We asked presidents a variety of questions about their backgrounds, pressure points, successes, current practices and ambitions. While the survey covered a wide range, most responses revealed findings in three key areas: cost, challenges and marketing priorities.
The most pressing external and internal issues facing today’s independent college presidents are related to cost.
Sixty-three percent of those surveyed said that families’ ability to pay was among their top external marketing challenges; 68% cited the costs associated with running their institutions to be among their greatest internal marketing challenges (Figure 1).
Greatest External and Internal Marketing Challenges
Top Three Reasons
Independent college presidents feel more competitive pressure from public institutions than from other private institutions, at a ratio of roughly 2:1.
Top Three Reasons
Only a handful of pricing initiatives are being widely explored.
Respondents were asked to select from a list of 10 different pricing-related initiatives and asked if their institution had used any in the past five years with the strategic intent of increasing enrollment. The top four initiatives were increased merit aid, increased need-based aid, increased the discount rate and increased tuition. These were implemented by at least 50% of respondents (Figure 3).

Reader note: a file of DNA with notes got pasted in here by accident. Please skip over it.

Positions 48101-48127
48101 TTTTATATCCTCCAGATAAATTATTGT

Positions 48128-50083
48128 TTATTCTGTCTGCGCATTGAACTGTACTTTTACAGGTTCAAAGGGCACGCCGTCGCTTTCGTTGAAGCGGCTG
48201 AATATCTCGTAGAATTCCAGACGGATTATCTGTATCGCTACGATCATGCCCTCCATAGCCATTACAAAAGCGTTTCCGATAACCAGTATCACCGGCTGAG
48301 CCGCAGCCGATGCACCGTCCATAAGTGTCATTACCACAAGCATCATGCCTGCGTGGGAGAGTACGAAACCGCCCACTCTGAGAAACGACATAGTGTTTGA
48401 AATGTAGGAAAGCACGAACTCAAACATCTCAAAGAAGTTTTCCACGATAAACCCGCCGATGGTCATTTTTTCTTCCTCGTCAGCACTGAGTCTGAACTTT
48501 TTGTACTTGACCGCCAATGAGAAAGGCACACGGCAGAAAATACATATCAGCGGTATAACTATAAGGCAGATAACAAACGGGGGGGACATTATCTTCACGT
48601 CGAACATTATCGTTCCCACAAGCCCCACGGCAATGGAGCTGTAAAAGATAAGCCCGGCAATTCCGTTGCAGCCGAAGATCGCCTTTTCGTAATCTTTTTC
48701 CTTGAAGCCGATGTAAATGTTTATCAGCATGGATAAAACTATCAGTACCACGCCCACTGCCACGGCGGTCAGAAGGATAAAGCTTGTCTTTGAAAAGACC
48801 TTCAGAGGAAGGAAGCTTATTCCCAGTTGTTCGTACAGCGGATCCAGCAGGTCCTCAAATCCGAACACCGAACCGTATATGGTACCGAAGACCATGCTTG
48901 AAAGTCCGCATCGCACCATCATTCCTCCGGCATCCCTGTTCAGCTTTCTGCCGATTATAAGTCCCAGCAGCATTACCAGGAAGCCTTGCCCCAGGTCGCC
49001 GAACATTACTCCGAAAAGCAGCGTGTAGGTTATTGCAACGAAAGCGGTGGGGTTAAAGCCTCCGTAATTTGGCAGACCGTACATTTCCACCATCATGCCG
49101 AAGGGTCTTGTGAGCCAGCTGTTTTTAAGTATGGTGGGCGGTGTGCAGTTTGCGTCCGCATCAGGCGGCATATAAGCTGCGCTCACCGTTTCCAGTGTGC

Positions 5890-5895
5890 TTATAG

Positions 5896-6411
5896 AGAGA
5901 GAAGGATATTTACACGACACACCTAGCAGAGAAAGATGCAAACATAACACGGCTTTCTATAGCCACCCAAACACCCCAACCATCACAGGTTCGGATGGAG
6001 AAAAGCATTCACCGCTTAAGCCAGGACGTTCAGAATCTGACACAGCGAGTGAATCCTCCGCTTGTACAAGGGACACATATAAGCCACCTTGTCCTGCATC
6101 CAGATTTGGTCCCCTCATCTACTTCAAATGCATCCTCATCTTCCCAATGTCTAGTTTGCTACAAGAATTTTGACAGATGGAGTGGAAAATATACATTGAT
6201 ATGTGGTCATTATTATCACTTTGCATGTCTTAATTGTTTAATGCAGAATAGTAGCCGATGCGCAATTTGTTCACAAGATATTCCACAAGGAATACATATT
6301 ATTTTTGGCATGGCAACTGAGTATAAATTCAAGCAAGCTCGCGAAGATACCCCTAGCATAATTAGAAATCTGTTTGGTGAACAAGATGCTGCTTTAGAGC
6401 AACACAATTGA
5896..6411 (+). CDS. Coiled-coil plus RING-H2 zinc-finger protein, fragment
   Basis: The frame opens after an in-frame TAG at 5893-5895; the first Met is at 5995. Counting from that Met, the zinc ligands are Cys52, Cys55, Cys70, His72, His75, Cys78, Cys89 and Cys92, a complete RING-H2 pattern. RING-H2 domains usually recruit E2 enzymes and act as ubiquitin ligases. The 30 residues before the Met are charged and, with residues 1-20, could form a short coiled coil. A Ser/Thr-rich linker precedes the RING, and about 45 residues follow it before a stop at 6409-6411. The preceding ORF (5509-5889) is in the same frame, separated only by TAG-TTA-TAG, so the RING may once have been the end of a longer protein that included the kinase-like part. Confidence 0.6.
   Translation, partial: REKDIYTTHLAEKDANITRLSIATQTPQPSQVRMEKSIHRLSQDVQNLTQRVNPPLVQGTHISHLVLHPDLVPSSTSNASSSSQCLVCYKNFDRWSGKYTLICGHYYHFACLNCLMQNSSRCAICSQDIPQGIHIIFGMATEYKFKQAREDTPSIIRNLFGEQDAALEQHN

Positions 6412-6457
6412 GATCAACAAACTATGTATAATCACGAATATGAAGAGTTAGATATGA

pricing-related initiatives used in the past 5 years
Increased merit aid
Increased need-based aid
Increased the discount rate
While product is the top marketing priority, people-related initiatives are drawing more presidents’ attention.
More presidents are concerned with improving retention (95%) than any other marketing-related initiative. Product-related initiatives don’t even break the top five, which also include increasing graduation rates (90%), increasing contribution revenues (88%), investing more in promotional marketing efforts (86%) and evaluating the cost of attendance (81%) (Figure 4).
(% who have engaged in the following)
Improving retention (95%)
Increasing contribution revenues (88%)
Investing more in promotional marketing efforts (86%)
Increasing graduation rates (90%)
Evaluating the cost of attendance (81%)
Most institutions have added distinctive academic programs with mixed results.
Seventy-one percent of respondents said their institutions have added distinctive academic programs in the past five years (i.e., programs not offered by their competitors). Frequent mentions included health-related, cybersecurity, physicians’ assistant and engineering programs. Of those who added programs, 46% reported that both enrollment and revenues increased “very successfully” as a result; 37% reported that both enrollment and revenues increased, but not as much as expected (Figure 5).
impact of adding academic programs
Both enrollment and revenues increased very successfully
Both enrollment and revenues increased but not as much as expected